The 2016 Rio Olympics come with a slate of serious problems, from high costs and false promises to brass-knuckle evictions and the militarisation of public space. But the Games will also feature numerous women athletes who we would likely not otherwise get a chance to see on our television screens, highlighting their extraordinary skill like no other major sport spectacle.
But things were not always this way: Baron Pierre de Coubertin, the plucky French aristocrat who jump-started the Olympics in the 1890s, believed that the Games should be the purview of men, not the many. He thought including women’s competitions was “impractical, uninteresting, ungainly, and, I do not hesitate to add, improper.” He also said, “Woman’s glory rightfully came through the number and quality of children she produced, and that where sports were concerned, her greatest accomplishment was to encourage her sons to excel rather than to seek records for herself.”
Little surprise that with the Baron at the helm, women’s sports got little traction. But with Coubertin sidelined following internal Olympic squabbles, around 20 women participated at the Paris Games of 1900 in sports like tennis and golf. Charlotte Cooper of Great Britain was the first woman to become an Olympic champion, winning gold in tennis.
Only eight women participated at the 1904 Olympics in St. Louis. By the Antwerp Games of 1920, this number had leapt to 63. But this wasn’t the great swell it seemed: women’s participation levels had only moved from 2.2 percent to 2.4 percent of overall Olympics participants, not helped by the fact they were barred from track and field events at the 1920 Games.
The first real sign of change came at the 1928 Amsterdam Olympics, where nearly 300 women competed in athletics. After completing the 800-metre race, some female competitors fell to the ground to collect their strength. Anti-feminists pounced, asserting that women were too frail to run such distances. Shockingly, though perhaps not surprisingly, their views won out. Citing medical “evidence,” the International Olympic Committee ruled that the 800-metre run was too dangerous for female athletes, and women were subsequently excluded from the race until the 1960 Olympics in Rome.
Out of sexist exclusion came feminist innovation. In the 1920s and 1930s, activist athletes linked arms with an array of allies to organise an alternative ‘Women’s Olympics,’ featuring competitions rooted in principles of equality. Spearheaded by Alice Milliat, a French athlete and activist, four Women’s Games were staged: in Paris (1922), Gothenburg (1926), Prague (1930), and London (1934). Athletes mostly came from North America, Japan, and western Europe.
Because of the success of the Women’s Games and the relentless pressure of political movements, women were eventually brought back into the Olympic fold, but resistance remained. In 1957, Avery Brundage, then-president of the International Olympic Committee, stated, “Many still believe that events for women should be eliminated from the Games, but this group is now a minority. There is still, however, a well grounded protest against events which are not truly feminine, like putting a shot, or those too strenuous for most of the opposite sex, such as distance runs.”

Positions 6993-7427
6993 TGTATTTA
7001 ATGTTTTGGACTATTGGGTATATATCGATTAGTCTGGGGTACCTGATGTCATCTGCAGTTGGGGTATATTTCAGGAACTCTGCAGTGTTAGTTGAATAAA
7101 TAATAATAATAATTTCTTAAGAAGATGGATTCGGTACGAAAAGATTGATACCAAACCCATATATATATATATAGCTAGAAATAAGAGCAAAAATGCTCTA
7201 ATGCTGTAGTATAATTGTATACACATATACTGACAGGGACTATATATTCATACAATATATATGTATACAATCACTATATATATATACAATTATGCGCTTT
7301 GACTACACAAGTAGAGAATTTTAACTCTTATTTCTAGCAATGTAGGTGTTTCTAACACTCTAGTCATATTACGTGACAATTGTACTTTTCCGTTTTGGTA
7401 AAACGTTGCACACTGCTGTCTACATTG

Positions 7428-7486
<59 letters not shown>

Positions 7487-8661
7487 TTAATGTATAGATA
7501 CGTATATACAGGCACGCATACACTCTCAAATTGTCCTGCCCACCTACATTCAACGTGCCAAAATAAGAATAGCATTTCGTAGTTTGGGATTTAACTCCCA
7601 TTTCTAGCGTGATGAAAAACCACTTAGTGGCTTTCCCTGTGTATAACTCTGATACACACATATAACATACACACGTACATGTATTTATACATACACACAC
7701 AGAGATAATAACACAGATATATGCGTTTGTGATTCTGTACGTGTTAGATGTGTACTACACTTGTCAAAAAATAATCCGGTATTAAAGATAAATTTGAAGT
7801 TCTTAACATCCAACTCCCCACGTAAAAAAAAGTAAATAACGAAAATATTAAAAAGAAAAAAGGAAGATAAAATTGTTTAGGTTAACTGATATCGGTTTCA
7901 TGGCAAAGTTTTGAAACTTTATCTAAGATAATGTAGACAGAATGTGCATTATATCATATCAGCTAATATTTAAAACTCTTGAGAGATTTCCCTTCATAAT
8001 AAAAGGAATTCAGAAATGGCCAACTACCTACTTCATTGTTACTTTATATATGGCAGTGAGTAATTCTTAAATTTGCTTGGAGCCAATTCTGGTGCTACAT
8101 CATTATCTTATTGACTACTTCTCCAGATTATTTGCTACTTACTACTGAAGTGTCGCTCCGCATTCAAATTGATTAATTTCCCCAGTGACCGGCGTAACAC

Thankfully, more enlightened views have since prevailed. This means we’ve been able to see Vera Caslavska, the most successful Czech gymnast in the history of the Olympics, take a courageous political stand on the podium at the 1968 Games in Mexico City by dipping her head in silent protest during the Russian national anthem to acknowledge the Soviet Union’s recent invasion of Czechoslovakia. We’ve marvelled at Jackie Joyner-Kersee as she dominated the Olympic track oval in the 1980s and 1990s.
Only four years ago, Jessica Ennis-Hill won Olympic gold in the heptathlon for Team GB, making her the British female poster girl for that Games’ success just as Kelly Holmes had been in 2008. Still, one ‘gender equality audit’ noted that the London 2012 Games featured 136 events for women, and 166 for men, so there’s plenty of room for improvement.
At the Rio Games, women athletes will be prime protagonists. Will South African runner Caster Semenya be able to best her silver-medal performance in the 800-metre run at the 2012 London Games? Will US fencer Ibtihaj Mohammad, who is set to be the first Olympic participant to wear a hijab, both combat Islamophobia and conquer the competition? Can British boxer Nicola Adams win back-to-back gold medals?
And how can we not cheer for the four female athletes participating on the first ever team of refugee athletes: Yolande Mabika (Democratic Republic of the Congo, judo), Yusra Mardini (Syria, swimming), Rose Nathike Lokonyen (South Sudan, athletics), and Anjelina Nadai Lohalith (South Sudan, athletics)?
Though Rio is facing its share of problems, the Olympics will provide a platform for feminist empowerment. Let those Games begin. […]
Home » Latest News » How women overcame more than 100 years of Olympic controversy to take centre stage at Rio
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